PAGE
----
An innocent Texas inmate is freed

But if George W. Bush's office had not ignored a murder confession and DNA evidence, Christopher Ochoa might have been freed much sooner.

Published January 17, 2001 9:00PM (EST)

Christopher Ochoa confessed 13 years ago to a rape and murder that DNA evidence has proven he didn't commit. Ochoa was finally freed from a Texas prison on Tuesday.

"I had given up on the system," 34-year-old Ochoa told the Associated Press after embracing his weeping mother. "We have to fix it because I came close to losing my life." County prosecutor Bryan Case was quoted as saying, "It's a bad feeling knowing it's failed," apparently referring to the flawed justice system. "But it's a good feeling fixing it."

The press has reported Ochoa's tragic tale and the bittersweet story of his release. But what seems to have fallen off the page is the passive involvement of then-Gov. George W. Bush's office in the innocent man's 12 years behind bars.

As Salon's Alan Berlow reported, Achim Josef Marino, a 39-year-old state prison inmate serving a life sentence for aggravated robbery with a deadly weapon, wrote a letter to Bush in which he confessed to the 1988 robbery, rape and murder of Ochoa's alleged victim, 20-year-old Nancy De Priest at an Austin, Texas, Pizza Hut.

In that letter, Marino asserted that two innocent men were serving life sentences for the crime. "Governor Bush Sir, I do not know these men nor why they plead [sic] guilty to a crime they never committed," Marino wrote, "but I tell you this sir, I did this awfull [sic] crime and I was alone."

Bush's office filed the letter away and did not notify anyone -- neither lawyers for Ochoa, nor the police nor the district attorney. The letter only came to light during Bush's presidential campaign, thanks to reporters' efforts.

DNA evidence found on De Priest's body did not match the DNA of Ochoa or the other man found guilty in the case, Richard Danziger. The two men were roommates in prison, serving life sentences for the crime. Their convictions were based in large part on Ochoa's confession, which he maintains was coerced by police. Ochoa's case was eventually taken up by the Innocence Project, a group of law students at the University of Wisconsin-Madison. The group's efforts led to Ochoa's eventual release.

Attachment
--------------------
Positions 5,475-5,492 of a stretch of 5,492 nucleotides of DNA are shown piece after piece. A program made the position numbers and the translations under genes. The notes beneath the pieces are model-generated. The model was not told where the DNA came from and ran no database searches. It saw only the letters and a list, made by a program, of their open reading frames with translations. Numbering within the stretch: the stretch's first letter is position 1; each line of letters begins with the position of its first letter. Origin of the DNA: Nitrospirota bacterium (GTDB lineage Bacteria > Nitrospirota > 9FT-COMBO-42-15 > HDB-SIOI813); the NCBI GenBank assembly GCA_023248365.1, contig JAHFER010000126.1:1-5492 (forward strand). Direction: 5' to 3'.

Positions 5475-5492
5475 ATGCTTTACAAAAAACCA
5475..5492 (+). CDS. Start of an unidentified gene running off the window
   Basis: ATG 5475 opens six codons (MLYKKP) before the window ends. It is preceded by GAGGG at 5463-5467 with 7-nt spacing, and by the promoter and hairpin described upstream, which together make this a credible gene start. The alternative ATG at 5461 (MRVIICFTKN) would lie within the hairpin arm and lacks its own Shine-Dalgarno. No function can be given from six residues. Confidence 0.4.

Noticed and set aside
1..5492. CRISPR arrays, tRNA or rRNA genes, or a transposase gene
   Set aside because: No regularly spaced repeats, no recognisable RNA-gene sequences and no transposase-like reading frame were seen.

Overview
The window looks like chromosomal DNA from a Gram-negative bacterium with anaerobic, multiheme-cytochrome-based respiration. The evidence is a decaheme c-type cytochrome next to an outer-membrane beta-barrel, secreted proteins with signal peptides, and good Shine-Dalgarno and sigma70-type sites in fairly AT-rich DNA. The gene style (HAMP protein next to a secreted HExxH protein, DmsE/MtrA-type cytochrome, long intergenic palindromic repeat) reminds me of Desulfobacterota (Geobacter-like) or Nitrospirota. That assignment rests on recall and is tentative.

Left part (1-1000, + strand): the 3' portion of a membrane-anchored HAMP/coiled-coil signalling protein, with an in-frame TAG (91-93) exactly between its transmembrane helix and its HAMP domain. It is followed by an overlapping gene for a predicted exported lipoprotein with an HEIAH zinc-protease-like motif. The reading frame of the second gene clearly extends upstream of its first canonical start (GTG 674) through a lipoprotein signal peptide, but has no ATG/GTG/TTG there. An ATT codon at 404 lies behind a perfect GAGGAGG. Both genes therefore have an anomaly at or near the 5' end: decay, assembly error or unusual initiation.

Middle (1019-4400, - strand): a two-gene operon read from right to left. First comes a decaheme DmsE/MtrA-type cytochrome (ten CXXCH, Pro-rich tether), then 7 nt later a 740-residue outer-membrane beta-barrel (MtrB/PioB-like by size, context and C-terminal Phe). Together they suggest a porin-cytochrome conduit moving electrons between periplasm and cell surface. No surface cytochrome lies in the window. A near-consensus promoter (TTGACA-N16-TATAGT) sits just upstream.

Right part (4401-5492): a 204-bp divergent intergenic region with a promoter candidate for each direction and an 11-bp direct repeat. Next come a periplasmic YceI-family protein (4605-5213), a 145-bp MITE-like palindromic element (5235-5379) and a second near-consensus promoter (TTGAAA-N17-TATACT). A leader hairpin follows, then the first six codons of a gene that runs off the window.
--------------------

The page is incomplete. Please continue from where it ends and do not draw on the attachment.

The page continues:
For the full story of Ochoa's wrongful conviction and Bush's death-penalty record in Texas, read Salon's coverage:

Texas justice
What made timid honors student Christopher Ochoa confess to a rape and murder that he almost certainly did not commit?
By Alan Berlow

Gov. Bush's office ignored murder confession
Two and a half years later, the two men convicted of the crime still sit in prison.
By Alan Berlow

"Dear Governor Bush Sir: I did this awfull crime"
This is the letter Achim Joseph Marino sent the Texas governor more than two years ago.

Bush's big lie
His "not me" excuse for the 145 executions in Texas on his watch relies on the kind of legal hairsplitting that would make the president proud.
By Alan Berlow

Angels of justice
Barry Scheck and Jim Dwyer talk about the Innocence Project, which has helped overturn eight wrongful convictions of death-row inmates.
By Alicia Montgomery

Carrying justice
Why is the job of overturning wrongful death penalty convictions being left to a handful of students and academics?
By David Moberg

The death penalty
Salon's full coverage of capital punishment.

By Salon Staff

MORE FROM Salon Staff

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Crime George W. Bush Texas